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Harty: Time to get excited about Iowa RBs

[ 0 ] April 10, 2013 |

Too bad life isn’t like spring football where you can sort of just start over every March with a clean slate and with an overwhelming sense of optimism.

Iowa assistant coach LeVar Woods said the word exciting, or a form of it, six times while addressing the media on Wednesday. And that was just in his opening statement.

Fellow assistant Chris White, one of three new additions to the Iowa coaching staff, toned it down just a little, only saying the word excited twice in his opening statement to the media.

But when asked to comment on the Iowa running backs, which is the position White now coaches at Iowa, along with special teams, he started by saying he was “super excited.”

White also three days earlier on Twitter proclaimed that Iowa had the best running back tandem in the country in reference to junior bruiser Mark Weisman and junior speedster Damon Bullock.

“Well, I just think that,” White said Wednesday when asked about his tweet. “First of all, they’re experienced players coming back.”

White then went on about how Weisman and Bullock, who rushed for 815 and 513 yards, respectively, last season, are both effective in their own way. The 236-pound Weisman provides the power dimension, while the 200-pound Bullock is the speedier of the two.

“I really believe that we’re going to wear people out, just with the style of our offense, the tempo of our offense,” said White, who spent the previous four seasons on the coaching staff of the Minnesota Vikings. “We’ve got two guys who can come in there and we won’t see any drop-off. Their production is going to be that high.”

That’s setting the bar incredibly high because the only thing the Iowa offense wore out last season was its fans from having to watch it sputter on a weekly basis while finishing 4-8 overall.

But it’s also refreshing to hear an Iowa assistant coach go out on a limb because it doesn’t happen very often under head coach Kirk Ferentz.

And it’s easier to picture Iowa wearing out defenses next season behind a two- or three-headed rushing attack rather than running past or around defenders in space.

It’s reasonable to think that the passing attack will be upgraded this fall because the players will have had more time to adjust to Greg Davis’ system and because it’s hard to picture it being any worse than last season, even with an inexperienced quarterback now leading the way.

But for Iowa to get back to its winning ways, look for it to happen on the ground because that’s what Iowa does best under Ferentz. Iowa’s biggest strengths for next season barring injuries will be the offensive line, running back and tight end. That has power football written all over it.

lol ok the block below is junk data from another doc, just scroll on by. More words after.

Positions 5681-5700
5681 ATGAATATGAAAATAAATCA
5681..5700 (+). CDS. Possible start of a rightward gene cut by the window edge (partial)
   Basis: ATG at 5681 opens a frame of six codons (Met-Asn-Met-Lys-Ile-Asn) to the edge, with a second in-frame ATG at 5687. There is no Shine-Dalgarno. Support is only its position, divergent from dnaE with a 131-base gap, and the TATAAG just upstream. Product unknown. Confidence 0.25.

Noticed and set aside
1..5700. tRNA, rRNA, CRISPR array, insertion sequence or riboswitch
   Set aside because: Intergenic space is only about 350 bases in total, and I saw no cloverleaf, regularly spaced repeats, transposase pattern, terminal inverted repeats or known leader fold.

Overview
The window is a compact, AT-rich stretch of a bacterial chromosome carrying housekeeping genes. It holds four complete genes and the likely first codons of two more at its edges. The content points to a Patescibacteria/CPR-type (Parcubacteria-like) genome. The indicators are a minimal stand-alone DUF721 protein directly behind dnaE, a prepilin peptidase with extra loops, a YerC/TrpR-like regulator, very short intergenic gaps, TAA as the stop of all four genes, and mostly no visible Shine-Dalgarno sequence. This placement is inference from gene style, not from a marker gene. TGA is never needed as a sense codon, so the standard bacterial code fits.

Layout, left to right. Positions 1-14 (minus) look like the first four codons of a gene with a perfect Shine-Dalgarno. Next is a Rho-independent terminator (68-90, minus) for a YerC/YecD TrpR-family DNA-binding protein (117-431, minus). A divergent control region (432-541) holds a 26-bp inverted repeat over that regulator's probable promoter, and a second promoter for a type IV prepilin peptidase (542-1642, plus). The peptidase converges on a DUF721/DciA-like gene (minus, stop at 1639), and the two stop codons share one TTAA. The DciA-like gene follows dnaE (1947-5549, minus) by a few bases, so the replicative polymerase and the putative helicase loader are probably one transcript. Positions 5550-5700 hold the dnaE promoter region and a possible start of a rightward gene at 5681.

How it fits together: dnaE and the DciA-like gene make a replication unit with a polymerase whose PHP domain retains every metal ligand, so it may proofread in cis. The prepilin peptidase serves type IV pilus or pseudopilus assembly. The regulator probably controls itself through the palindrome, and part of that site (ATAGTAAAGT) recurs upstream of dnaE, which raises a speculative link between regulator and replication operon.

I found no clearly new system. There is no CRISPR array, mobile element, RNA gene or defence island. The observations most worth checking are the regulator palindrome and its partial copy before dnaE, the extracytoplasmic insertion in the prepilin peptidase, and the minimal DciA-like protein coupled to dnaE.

In addition to Weisman and Bullock, sophomore running back Jordan Canzeri also is fully recovered from a knee injury that caused him to miss all of last season.

“Jordan has a chance to be a really good back,” White said.

Junior left tackle Brandon Scherff also has a chance to be really good, if he isn’t already. The 2012 season began to unravel when Scherff and offensive guard Andrew Donnal both suffered season-ending leg injuries in the 38-14 loss to Penn State in the seventh game.

Iowa entered the Penn State game with a 4-2 record, including 2-0 in the Big Ten, and with an identity as a power-running team.

But the offense was never the same after that.

Injuries, including ones to both Weisman and Bullock, derailed the offense and eventually destroyed the season, with Iowa losing its last six games.

White was asked about Iowa’s recent rash of injuries to running backs and whether it would change his approach this spring. His answer made him sound more careful than paranoid.

“You need to be smart about how many times you tackle a ball carrier, and we are very conscious of that,” White said. “But it has nothing to do with the history of the running backs here. It’s about being smart in general.”

Some fans are hoping that Davis will use more spread formations next season because they’re convinced that’s the only way to keep pace these days. And while there are signs that could be happening, including Iowa having five receivers in the incoming recruiting class, the 2013 Iowa football team is still built for power more than finesse.

Baby steps are more likely to happen on offense. Look for Weisman and Bullock to line up in the same backfield together, but not always in the traditional I-formation where Weisman plays fullback. It’s time for Davis to get more creative with Weisman and Bullock because the offense can’t afford to have one of them posing little threat or no threat at all while standing on the sideline.

“You have to put the best players on the field,” White said.

Spring is the time to build confidence, hope and depth. It’s the time to experiment with new things and for different players to emerge.

But for the Hawkeyes, it’s also time to get back to doing what they do best, which is playing smash-mouth football. If that happens next fall, things could get exciting.

Reach Pat Harty at 339-7368 or pharty@press-citizen.com

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Category: Iowa Hawkeyes Football

About Pat Harty: Columnist Pat Harty has been covering the Iowa Hawkeyes for the Press-Citizen since 1991. Originally from Des Moines, he currently writes columns and covers Hawkeye men's basketball for Hawk Central. View author profile.

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